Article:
By Ron Rash
Published October 2008 by Harper Collins
George Pemberton, partner in a lumber company, has returned to the North Carolina mountains with his bride Serena. As soon as they get off the train they are confronted by the father of George's teen-aged and pregnant former mistress. When the father pulls a knife on George, Serena encourages to George to fight back and George kills the father leaving the girl to tend for herself. George is by no means an easy man; he is tough on his help and quick to make examples of those who make mistakes. Serena, orphaned daughter of a lumbar family, steps right up with him, eager to show that she is every bit his equal. Together they kill or do away with anyone who's in their way. But when Serena learns that she will never have a child, she determines that George's son and former mistress must die and the pair are soon running for their lives.
I'm just going to say it up front--I loved this book. Rash's writing is just incredible; the mountains come alive and the story is every bit as character driven as it is plot driven. This one is almost gothic--terrible things just keep happening. These are not characters you know (unless you happen to live in the backwoods of North Carolina) but they feel so true to the time and place. Rash includes in his cast of characters a blind hag who delivers prophesies, a crazy preacher who warns his crew of impending doom, and the almost stereotypical widow woman who helps the young mother.
Serena is every bit as plotting and evil as Lady MacBeth. In the beginning, I was able to feel some empathy for her. She's an orphan and she's deeply in love with her husband. But this is one cold woman. As the book develops, more and more of her character emerges and soon you realize that this lady is capable of anything.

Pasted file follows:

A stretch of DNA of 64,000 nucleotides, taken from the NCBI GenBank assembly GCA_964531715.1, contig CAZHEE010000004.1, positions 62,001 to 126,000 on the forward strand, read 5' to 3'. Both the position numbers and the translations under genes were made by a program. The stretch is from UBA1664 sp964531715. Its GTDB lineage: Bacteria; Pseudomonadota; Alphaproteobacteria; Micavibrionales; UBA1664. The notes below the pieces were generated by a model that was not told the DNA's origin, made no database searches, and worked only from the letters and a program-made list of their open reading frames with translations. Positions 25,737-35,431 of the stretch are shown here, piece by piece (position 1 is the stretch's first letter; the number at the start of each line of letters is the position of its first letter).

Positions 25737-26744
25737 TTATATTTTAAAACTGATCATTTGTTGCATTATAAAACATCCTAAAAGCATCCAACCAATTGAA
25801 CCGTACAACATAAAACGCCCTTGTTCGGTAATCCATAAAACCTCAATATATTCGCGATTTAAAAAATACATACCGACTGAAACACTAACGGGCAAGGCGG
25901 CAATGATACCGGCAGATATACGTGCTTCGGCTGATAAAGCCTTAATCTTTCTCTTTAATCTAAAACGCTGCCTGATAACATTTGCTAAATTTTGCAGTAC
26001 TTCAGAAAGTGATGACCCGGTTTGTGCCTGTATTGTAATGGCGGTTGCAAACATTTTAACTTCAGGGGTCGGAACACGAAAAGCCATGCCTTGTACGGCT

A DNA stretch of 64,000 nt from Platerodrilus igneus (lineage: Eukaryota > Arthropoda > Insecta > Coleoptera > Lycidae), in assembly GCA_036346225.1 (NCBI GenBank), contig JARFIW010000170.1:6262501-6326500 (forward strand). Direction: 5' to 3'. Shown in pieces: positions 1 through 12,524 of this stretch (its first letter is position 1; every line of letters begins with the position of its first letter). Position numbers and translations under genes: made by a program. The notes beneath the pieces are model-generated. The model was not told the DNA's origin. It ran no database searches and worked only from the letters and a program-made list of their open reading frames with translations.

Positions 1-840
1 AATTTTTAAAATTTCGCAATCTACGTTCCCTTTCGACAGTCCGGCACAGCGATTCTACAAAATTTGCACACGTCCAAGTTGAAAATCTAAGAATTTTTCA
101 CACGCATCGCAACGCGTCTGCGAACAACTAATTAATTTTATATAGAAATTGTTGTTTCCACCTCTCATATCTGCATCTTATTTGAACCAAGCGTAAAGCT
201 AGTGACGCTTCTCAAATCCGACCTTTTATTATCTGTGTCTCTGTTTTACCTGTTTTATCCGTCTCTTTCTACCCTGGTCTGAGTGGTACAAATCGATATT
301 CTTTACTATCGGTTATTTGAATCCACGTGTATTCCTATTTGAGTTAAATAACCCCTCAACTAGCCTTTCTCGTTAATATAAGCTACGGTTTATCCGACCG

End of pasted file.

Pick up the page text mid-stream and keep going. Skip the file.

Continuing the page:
There is a wonderful crew that appears throughout the book. Rash uses their discussions amongst themselves as a way to explore moral issues and to explain things that have happened. Their conversations were one of my favorite parts of this book.
In their rush to expand their timber empire, the Pembertons are in a battle against time as they try to fight off the people trying to buy up the land around them for what is now the Great Smoky Mountain National Park. My timing with this book could not have been better since I had just watched the Ken Burns' series about the National Park series. It made reading about the battle between the people that lived on these lands, the people that wanted the natural resources and the people that wanted to preserve the land that much more interesting.
Like The White Tiger that I reviewed earlier this week, this is not a book for everyone. It's a very heavy read. I listened to this one and it was well-narrated (with the proviso that it's just really difficult for a man to get a woman's voice to sound right). I listen to books while I work and both nights that I came home without having finished this, I spent the evening wishing I would have brought the CDs home.